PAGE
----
Danielle Elisha F. Ching
Without the high definition quality and effects the current movie industry utilizes, the 1958 film “The Fly” was a refreshing film for me. It’s glad to take a break from all the dystopian, zombie apocalyptic, or post-modernized fairy tale movies dominating the theatres for the past few years. “The Fly” was entertaining and interesting for it has a different charm and technique from the movies I grew up watching. The movie started off a mystery, and that hooked me up throughout the film. There were also shocking and intriguing elements like the fly-human hybrid and the talking fly which reflected the unconventional imagination of the film makers in its decade.
The film basically emphasizes the importance of professionalism in science. When Andre’ built the teleporter, he performed several tests and runs, perfecting his invention before revealing it to the public. He represents a scientist who is purely devoted to scientific discoveries rather than commercialization technology. As explained by Francois’ to Philippe on how his father died, Andre’ died doing one of the most dangerous studies in humanity, but also one of the most important—the search for the truth. The film was a morality play in a way that it highlights certain moral values a scientist or any human being should have. For example, the use of animals in scientific experiments should be done systematically, without harming the animal and applying the rules of animal ethics. This value was emphasized when Andre’ used the family cat as his experimental subject, and he had a breakdown realizing what he did after the test failed.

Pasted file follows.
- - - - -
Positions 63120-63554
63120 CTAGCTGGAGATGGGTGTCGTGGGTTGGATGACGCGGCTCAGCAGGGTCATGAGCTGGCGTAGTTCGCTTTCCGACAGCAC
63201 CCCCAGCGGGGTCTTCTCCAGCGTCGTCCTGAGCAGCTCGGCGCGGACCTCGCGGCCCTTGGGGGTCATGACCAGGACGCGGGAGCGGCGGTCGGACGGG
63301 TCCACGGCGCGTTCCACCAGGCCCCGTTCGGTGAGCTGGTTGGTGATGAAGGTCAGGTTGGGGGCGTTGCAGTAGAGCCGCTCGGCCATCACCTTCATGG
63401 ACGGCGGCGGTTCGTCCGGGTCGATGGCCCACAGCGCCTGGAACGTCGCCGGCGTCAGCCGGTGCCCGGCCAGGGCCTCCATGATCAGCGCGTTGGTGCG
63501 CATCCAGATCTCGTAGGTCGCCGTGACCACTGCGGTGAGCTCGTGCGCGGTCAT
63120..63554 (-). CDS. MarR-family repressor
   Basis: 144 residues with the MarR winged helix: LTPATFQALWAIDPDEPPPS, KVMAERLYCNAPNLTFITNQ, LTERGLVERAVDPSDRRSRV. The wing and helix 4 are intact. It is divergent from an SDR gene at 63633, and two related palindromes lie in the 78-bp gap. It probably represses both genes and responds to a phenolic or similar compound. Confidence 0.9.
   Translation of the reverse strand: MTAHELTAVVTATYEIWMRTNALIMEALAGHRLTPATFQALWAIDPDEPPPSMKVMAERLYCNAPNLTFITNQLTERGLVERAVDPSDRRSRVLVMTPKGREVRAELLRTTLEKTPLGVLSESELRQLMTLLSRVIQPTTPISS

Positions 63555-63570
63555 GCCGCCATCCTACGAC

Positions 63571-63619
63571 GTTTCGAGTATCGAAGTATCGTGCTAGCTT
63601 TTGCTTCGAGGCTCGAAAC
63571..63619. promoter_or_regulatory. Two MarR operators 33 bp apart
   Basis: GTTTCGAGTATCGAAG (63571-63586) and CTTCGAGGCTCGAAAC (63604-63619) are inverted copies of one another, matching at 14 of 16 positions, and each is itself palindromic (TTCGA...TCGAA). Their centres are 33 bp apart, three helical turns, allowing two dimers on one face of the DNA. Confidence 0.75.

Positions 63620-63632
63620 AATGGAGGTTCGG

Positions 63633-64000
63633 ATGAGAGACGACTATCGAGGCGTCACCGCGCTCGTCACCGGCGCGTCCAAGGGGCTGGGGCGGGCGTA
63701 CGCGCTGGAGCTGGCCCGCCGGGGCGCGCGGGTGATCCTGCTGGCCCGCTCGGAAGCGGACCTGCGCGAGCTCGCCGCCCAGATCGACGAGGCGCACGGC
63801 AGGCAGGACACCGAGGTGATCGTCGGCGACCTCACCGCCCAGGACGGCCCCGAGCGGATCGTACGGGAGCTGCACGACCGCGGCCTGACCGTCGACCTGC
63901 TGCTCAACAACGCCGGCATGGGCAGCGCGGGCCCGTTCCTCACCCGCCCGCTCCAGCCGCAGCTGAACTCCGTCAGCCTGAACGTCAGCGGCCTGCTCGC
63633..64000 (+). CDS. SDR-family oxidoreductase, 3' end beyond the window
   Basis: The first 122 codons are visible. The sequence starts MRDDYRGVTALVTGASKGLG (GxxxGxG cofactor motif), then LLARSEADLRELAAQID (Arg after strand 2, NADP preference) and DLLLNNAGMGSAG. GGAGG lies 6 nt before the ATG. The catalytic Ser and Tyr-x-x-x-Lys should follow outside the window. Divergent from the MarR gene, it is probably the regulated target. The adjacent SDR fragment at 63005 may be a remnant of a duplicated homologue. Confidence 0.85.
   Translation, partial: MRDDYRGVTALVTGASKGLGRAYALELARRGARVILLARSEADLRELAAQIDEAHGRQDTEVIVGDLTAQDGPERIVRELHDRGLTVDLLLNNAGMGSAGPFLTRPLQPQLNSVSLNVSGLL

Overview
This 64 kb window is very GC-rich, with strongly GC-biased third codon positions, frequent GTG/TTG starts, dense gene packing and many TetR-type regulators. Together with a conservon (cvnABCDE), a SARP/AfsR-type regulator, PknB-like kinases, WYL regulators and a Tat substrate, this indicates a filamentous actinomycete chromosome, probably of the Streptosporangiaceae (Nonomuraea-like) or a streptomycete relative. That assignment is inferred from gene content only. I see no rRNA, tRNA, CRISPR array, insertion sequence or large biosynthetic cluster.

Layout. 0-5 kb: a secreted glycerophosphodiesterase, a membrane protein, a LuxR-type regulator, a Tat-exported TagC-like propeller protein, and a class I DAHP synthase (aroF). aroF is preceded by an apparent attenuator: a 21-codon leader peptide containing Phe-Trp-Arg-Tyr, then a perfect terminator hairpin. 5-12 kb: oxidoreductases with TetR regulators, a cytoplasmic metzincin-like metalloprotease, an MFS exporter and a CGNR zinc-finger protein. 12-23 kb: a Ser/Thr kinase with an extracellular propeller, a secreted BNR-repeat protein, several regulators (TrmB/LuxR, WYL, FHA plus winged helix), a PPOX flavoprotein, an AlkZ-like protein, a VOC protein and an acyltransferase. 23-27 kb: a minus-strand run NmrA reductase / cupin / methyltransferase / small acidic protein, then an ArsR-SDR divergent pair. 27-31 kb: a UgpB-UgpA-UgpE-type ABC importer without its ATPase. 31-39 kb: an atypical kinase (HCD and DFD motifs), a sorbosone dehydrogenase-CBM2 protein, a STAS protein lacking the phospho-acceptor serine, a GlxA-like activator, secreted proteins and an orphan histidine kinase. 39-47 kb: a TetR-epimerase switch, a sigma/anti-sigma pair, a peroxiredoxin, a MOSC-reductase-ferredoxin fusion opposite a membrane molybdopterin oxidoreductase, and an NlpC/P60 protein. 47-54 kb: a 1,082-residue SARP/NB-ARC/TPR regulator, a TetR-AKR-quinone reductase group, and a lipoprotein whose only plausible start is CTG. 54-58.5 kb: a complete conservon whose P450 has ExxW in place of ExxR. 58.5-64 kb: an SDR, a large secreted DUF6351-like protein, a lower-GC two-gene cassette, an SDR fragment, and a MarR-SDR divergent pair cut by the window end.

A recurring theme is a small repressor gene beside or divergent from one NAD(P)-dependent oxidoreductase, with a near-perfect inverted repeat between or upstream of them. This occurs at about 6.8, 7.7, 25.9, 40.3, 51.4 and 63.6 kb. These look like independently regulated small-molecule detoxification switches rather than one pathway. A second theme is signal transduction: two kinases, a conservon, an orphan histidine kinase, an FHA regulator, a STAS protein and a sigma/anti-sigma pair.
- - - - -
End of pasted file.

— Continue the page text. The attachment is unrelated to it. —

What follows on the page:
As a whole, the movie reflects the 1950’s as a period of scientific discovery, which focuses on the purpose of searching for the truth of the world and humanity. When Andre’s test failed, he turned into a monstrous hybrid of a fly and a man. Although he and his wife exerted much effort to reverse what happened to him, he was not able to. In the end, he had to sacrifice himself. This demonstrates the belief that science and technology are high powers which should be developed, but could not be tamed, therefore dangerous. A person pursuing science should be ready to make a sacrifice for a worldly cause.